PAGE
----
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Substrate selection for fundamental studies of electrocatalysts and photoelectrodes: inert potential windows in acidic, neutral, and basic electrolyte.

Benck JD, Pinaud BA, Gorlin Y, Jaramillo TF - PLoS ONE (2014)

Bottom Line: In order to help researchers with the substrate selection process, we employ a consistent experimental methodology to evaluate the electrochemical reactivity and stability of seven potential substrate materials for electrocatalyst and photoelectrode evaluation.We determine the inert potential window for each substrate/electrolyte combination and make recommendations about which materials may be most suitable for application under different experimental conditions.Furthermore, the testing methodology provides a framework for other researchers to evaluate and report the baseline activity of other substrates of interest to the broader community.

View Article: PubMed Central - PubMed

Affiliation: Department of Chemical Engineering, Stanford University, Stanford, California, United States of America.

ABSTRACT
The selection of an appropriate substrate is an important initial step for many studies of electrochemically active materials. In order to help researchers with the substrate selection process, we employ a consistent experimental methodology to evaluate the electrochemical reactivity and stability of seven potential substrate materials for electrocatalyst and photoelectrode evaluation. Using cyclic voltammetry with a progressively increased scan range, we characterize three transparent conducting oxides (indium tin oxide, fluorine-doped tin oxide, and aluminum-doped zinc oxide) and four opaque conductors (gold, stainless steel 304, glassy carbon, and highly oriented pyrolytic graphite) in three different electrolytes (sulfuric acid, sodium acetate, and sodium hydroxide). We determine the inert potential window for each substrate/electrolyte combination and make recommendations about which materials may be most suitable for application under different experimental conditions. Furthermore, the testing methodology provides a framework for other researchers to evaluate and report the baseline activity of other substrates of interest to the broader community.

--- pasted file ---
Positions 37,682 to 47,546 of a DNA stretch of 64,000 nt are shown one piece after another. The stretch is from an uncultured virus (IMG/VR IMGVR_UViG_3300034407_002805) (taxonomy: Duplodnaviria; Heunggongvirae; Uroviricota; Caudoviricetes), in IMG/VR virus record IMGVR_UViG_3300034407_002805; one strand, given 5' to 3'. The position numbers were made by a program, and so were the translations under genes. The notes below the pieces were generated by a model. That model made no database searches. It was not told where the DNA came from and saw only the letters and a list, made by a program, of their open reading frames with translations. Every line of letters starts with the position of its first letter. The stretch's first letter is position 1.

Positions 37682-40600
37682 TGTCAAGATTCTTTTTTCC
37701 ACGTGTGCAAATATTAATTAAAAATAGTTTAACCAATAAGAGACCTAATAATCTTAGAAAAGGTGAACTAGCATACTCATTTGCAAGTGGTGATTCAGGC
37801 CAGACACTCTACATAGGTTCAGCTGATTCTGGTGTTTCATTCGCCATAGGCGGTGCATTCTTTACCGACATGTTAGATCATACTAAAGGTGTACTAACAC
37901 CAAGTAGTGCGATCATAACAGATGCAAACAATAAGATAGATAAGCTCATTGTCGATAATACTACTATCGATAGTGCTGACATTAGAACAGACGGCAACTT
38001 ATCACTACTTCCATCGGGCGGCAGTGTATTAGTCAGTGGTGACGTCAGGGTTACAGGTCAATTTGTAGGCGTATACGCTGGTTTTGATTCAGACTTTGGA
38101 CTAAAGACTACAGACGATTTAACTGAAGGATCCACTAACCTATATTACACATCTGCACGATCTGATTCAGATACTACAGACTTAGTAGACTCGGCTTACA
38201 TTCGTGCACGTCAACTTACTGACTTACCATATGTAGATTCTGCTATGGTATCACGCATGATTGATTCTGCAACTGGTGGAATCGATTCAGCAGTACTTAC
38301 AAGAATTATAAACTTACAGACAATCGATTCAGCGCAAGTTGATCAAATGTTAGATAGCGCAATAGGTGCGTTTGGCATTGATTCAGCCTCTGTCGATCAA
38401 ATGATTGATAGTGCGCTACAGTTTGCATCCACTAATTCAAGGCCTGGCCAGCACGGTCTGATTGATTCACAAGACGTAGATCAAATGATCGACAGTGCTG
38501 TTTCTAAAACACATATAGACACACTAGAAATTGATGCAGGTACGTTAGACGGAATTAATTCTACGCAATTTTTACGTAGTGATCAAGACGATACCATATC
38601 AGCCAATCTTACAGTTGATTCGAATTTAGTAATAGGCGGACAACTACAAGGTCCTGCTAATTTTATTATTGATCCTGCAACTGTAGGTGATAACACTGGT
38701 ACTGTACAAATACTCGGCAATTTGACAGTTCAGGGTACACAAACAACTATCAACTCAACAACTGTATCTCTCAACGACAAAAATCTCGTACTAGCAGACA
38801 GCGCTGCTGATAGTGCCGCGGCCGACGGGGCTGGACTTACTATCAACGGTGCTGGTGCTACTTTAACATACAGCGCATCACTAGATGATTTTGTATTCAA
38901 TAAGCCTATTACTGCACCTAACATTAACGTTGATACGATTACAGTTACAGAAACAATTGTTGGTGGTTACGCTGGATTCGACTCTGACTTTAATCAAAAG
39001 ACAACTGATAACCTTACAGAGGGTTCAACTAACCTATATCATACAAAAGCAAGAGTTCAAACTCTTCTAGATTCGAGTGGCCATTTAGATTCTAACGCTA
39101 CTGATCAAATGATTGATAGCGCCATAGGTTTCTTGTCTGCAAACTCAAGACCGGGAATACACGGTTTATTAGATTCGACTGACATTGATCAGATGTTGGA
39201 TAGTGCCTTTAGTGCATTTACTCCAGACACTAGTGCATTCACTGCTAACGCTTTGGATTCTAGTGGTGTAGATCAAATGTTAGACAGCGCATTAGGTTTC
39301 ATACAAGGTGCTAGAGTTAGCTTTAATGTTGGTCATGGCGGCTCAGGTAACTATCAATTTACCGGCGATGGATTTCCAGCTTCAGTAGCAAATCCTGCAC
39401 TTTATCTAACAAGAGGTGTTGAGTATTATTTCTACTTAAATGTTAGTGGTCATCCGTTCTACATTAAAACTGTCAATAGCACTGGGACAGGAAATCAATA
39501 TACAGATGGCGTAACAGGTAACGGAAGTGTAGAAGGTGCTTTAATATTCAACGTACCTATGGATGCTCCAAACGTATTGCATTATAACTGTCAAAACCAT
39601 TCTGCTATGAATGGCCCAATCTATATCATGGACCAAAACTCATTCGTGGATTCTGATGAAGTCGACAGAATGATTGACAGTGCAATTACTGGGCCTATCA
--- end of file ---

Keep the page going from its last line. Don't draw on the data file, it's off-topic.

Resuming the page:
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Fluorine-doped tin oxide (FTO) substrate scanned over a single potential range and hydrogen evolution catalyzed by amorphous molybdenum sulfide on FTO.
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pone-0107942-g011: Fluorine-doped tin oxide (FTO) substrate scanned over a single potential range and hydrogen evolution catalyzed by amorphous molybdenum sulfide on FTO.